--Paul

 

Voice              Root                            First                            Second                       Third

Group             Position                      Inversion                     Inversion                     Inversion

 

V-1      =          1,3,5,7                        3,5,7,1                        5,7,1,3                        7,1,3,5

V-2      =          1,5,7,3                        3,7,1,5                        5,1,3,7                        7,3,5,1

V-3      =          1,3,7,5                        3,5,1,7                        5,7,3,1                        7,1,5,3

V-4      =          1,7,3,5                        3,1,5,7                        5,3,7,1                        7,5,1,3

V-5      =          1,5,3,7                        3,7,5,1                        5,1,7,3                        7,3,1,5

V-8      =          1,7,5,3                        3,1,7,5                        5,3,1,7                        7,5,3,1

 

In the following voicings the bottom note is an octave down:

V-6      =          1,3,5,7                        3,5,7,1                        5,7,1,3                        7,1,3,5

V-7      =          1,5,7,3                        3,7,1,5                        5,1,3,7                        7,3,5,1

 

In the following voicings the top note is an octave up:

V-9      =          1,5,7,3                        3,7,1,5                        5,1,3,7                        7,3,5,1

 

In the following voicings there is an octave between the second and third voices:

V-10    =          1,5,7,3                        3,7,1,5                        5,1,3,7                        7,3,5,1

 

 

Some of these inversions are difficult or impossible on the guitar.

 


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PaulV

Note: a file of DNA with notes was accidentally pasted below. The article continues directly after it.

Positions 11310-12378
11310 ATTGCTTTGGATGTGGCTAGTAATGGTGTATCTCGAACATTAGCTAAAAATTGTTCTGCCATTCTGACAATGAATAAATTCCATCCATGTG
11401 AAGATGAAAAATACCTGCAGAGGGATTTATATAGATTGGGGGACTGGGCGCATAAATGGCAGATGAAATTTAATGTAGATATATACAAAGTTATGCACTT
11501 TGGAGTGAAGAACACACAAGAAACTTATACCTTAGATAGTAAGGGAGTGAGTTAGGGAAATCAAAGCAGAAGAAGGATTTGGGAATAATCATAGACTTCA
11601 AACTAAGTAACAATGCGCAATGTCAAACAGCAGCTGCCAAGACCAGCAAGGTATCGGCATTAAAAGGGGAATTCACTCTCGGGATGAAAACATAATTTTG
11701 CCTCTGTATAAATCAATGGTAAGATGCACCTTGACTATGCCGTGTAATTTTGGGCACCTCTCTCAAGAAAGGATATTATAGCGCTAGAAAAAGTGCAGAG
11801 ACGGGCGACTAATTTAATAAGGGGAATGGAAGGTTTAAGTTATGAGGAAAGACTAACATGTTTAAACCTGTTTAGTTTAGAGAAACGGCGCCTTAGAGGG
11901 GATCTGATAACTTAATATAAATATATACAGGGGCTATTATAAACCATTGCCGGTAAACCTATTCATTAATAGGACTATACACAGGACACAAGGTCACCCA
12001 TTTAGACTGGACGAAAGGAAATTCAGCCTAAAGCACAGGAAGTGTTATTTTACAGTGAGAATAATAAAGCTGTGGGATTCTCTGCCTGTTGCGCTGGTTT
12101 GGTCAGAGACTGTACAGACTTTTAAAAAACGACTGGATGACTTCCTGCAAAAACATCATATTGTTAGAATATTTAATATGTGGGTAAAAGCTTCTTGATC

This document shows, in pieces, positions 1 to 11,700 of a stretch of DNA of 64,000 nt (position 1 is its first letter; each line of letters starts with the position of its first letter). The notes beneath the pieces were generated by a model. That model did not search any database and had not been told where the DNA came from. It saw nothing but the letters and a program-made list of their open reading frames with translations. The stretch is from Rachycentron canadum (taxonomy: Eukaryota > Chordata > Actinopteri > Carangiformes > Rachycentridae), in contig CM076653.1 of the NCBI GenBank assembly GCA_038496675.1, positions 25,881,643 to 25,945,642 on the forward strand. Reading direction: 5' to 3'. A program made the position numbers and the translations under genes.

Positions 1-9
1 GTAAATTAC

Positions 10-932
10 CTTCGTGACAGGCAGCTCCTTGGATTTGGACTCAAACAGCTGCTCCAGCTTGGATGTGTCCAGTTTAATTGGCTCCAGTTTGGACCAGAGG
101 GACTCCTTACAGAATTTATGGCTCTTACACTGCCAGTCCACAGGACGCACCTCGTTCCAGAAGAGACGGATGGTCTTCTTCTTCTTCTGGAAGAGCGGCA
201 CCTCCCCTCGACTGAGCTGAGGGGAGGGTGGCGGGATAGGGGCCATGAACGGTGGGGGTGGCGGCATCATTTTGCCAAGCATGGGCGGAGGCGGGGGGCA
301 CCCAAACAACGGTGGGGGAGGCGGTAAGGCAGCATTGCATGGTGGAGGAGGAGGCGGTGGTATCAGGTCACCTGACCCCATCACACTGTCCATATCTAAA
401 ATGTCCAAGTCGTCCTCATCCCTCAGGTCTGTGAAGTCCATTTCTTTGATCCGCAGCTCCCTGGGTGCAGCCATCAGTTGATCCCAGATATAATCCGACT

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Reply with quote  #12 

Here are the attachments:



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PaulV

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Reply with quote  #13 

A couple more:



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ghandi

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Reply with quote  #14 
wow, fantastic. thank you very much. i will be looking at these over the next couple of weeks/months.
NickStasinos

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Reply with quote  #15 

Hi Paul!

 

I remember starting out with Ted in the late 70s when he was teaching Systematic Inversions (small, medium, large density chords) only to be replaced with the more sophisticated V-chord system.  Your chart is a great tool for understanding this system! 

 

I had taken several lessons with Ted on the subject and attempted to write out the logic of the V1, V2, etc..  I only got to V7, so far.  I need to go back and find which tape he explained this to me (mid-2000s) to double check my notes.  I didn't write down the tape number or date, so this might take a while.

 

I am posting this page with the idea of comparing notes and, of course, it is subject to correction/revision later on.  I used a pencil line to show which notes move where to create the next set.  

 

Feedback?

 

Nick